|  __weakref__ = <attribute '__weakref__' of 'Interface' objects> 
 |      list of weak references to the object (if defined) 
Hmm. There's a lot of information and capabilities there. We're interested in the general format of a logging call, and which logging calls are provided. Looking through the list of methods, things like critical, 'debugwarningerrorand info` all look handy. The other methods we can ignore for now.

So let's modify our to command to log who is greeting whom (I'm going to omit the usage text when I show modified versions of our commands from now on; you've seen that text often enough already!):

    1 class toCmd(commands.AbstractCommand):
    3     Customers = binding.Obtain(storage.DMFor(Customer))
    4     log = binding.Obtain(PropertyName("helloworld.logger"))
    6     def _run(self):
    7         if len(self.argv)<2: raise commands.InvocationError("Missing name")
    8         storage.beginTransaction(self)
    9         print self.Customers[self.argv[1]].greeting()
   10"%s issued greeting to %s", self.environ['USER'],
   11             self.argv[1])
   12         storage.commitTransaction(self)

We've added two lines here. The first sets up a class variable log and binds it to the configuration key helloworld.logger. We'll talk about what we set that key to in the next section. The second line generates the actual log entry. As you can see, we call the info method of our ILogger instance, and pass it a message containing substitution points, and the values to be substituted.

Now let's consider our for command:

    1 class forCmd(commands.AbstractCommand):
    3     Groups = binding.Obtain(storage.DMFor(Group))
    4     log = binding.Obtain(PropertyName("helloworld.logger"))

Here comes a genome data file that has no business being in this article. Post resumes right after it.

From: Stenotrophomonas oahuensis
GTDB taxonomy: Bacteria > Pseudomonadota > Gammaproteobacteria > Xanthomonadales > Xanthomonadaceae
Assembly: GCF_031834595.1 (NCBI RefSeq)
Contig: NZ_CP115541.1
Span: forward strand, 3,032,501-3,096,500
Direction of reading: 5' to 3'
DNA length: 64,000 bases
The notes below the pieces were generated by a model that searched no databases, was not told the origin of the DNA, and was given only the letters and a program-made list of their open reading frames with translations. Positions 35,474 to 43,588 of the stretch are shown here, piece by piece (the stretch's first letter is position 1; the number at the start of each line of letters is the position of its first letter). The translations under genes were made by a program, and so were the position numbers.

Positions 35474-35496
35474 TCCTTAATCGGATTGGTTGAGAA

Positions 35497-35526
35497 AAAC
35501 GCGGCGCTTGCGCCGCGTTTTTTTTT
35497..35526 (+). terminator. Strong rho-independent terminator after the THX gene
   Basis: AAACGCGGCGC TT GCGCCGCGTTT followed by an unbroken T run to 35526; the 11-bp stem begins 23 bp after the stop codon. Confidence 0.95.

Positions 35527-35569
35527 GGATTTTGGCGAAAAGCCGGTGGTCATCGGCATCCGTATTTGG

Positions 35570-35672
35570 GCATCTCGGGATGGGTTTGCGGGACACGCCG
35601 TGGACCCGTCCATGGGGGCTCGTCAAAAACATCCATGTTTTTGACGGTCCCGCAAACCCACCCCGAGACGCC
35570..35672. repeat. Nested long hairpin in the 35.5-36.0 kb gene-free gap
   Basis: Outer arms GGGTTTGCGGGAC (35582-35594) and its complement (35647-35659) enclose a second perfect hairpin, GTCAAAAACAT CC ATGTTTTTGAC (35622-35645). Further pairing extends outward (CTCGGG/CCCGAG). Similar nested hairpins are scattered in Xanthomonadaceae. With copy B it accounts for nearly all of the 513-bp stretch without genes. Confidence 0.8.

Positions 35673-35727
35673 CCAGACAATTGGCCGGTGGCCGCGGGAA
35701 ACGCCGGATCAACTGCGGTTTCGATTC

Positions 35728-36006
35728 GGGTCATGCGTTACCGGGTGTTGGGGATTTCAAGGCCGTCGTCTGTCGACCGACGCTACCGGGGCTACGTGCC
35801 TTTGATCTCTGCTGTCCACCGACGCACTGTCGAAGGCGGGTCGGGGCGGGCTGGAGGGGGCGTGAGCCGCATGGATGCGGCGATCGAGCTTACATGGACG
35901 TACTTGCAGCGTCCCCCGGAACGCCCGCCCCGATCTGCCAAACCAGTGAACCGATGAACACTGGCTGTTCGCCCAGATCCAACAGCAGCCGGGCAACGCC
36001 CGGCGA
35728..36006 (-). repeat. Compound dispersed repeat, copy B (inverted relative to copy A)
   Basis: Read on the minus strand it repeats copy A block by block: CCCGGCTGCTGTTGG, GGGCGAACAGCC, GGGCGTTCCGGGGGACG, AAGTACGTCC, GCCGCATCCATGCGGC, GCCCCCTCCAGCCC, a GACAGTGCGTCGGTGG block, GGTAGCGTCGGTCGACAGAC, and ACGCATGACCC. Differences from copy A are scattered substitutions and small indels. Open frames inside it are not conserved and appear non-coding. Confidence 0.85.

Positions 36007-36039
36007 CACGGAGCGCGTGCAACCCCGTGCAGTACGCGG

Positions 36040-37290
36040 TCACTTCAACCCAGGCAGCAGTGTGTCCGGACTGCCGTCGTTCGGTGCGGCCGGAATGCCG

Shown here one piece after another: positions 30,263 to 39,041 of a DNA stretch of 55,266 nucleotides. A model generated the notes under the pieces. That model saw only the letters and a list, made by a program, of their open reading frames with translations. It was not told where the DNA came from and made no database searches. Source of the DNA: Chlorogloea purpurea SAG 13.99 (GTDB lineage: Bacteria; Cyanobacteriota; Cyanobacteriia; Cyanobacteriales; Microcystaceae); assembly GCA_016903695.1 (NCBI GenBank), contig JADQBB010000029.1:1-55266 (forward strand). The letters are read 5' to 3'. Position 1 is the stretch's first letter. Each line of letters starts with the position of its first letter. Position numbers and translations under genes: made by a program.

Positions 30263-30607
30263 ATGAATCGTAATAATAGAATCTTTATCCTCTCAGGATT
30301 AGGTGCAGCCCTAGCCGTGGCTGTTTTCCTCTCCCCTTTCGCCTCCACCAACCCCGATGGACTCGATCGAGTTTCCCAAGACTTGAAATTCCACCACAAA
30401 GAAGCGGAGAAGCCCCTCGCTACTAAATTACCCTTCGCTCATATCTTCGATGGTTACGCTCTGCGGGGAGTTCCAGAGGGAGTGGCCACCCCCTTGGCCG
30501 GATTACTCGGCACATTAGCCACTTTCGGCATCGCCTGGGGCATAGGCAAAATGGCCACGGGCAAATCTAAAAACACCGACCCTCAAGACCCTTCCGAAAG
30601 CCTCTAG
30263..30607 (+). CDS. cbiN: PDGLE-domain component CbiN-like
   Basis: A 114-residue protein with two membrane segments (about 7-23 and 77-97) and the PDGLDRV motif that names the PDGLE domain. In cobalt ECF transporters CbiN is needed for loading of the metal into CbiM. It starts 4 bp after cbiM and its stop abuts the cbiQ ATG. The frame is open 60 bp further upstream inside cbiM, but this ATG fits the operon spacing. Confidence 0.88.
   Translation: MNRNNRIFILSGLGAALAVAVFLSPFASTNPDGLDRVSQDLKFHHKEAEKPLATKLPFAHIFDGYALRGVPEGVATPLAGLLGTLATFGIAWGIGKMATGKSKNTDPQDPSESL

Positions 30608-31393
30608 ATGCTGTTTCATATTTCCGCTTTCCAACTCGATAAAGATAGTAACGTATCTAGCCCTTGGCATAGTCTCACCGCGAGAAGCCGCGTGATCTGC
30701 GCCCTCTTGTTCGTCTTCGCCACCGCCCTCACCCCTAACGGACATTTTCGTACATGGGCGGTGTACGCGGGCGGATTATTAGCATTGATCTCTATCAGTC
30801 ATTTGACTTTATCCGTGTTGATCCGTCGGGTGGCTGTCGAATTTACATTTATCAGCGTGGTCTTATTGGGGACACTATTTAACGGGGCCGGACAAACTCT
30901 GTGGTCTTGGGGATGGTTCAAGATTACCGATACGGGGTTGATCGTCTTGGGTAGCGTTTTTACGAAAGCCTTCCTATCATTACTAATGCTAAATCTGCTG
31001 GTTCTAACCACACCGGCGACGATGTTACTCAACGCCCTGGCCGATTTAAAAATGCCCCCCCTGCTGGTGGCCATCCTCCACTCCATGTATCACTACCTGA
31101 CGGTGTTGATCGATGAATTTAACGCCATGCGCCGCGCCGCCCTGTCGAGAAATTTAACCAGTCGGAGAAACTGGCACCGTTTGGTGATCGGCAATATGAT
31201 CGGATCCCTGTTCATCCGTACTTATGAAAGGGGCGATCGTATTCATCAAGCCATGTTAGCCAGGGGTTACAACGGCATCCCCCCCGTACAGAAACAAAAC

6     def _run(self):
    7         if len(self.argv)<2: raise commands.InvocationError("Missing arguments")
    8         parts = ' '.join(self.argv[1:]).split(':')
    9         if len(parts)!=2: raise commands.InvocationError("Bad argument format")
   10         groupname = parts[0].strip(); message = parts[1].strip()
   11         storage.beginTransaction(self)
   12         if groupname in self.Groups:
   13             group = self.Groups[groupname]
   14             self.log.warning('Greeting for group %s changed to "%s" by %s',
   15                 groupname, message, self.environ['USER'])
   16         else:
   17             group = self.Groups.newItem()
   18    = groupname
   19             self.log.warning('Greeting ("%s") for group %s added by %s',
   20                 message, groupname, self.environ['USER'])
   21         group.text = message
   22         storage.commitTransaction(self)

Again we set up the logger. Here we have two possible logged messages, depending on whether or not this is the first time a message has been set for the group.

This time we're logging at warning level, figuring that messages changes should be relatively rare, and if someone is monitoring the logs that's probably what they'll be interested in seeing. As implied by the help information up above, PEAK provides ways of filtering the generated log messages based on priority, of which info and warning are two examples. This way, if all we need to know is who is changing the messages, we can set PEAK to ignore the info messages generated by uses of the to command.

Logging to the Terminal

So how do we tell PEAK what we want to log, and where? We do that by specifying those details when we define what goes in to the helloworld.logger configuration variable.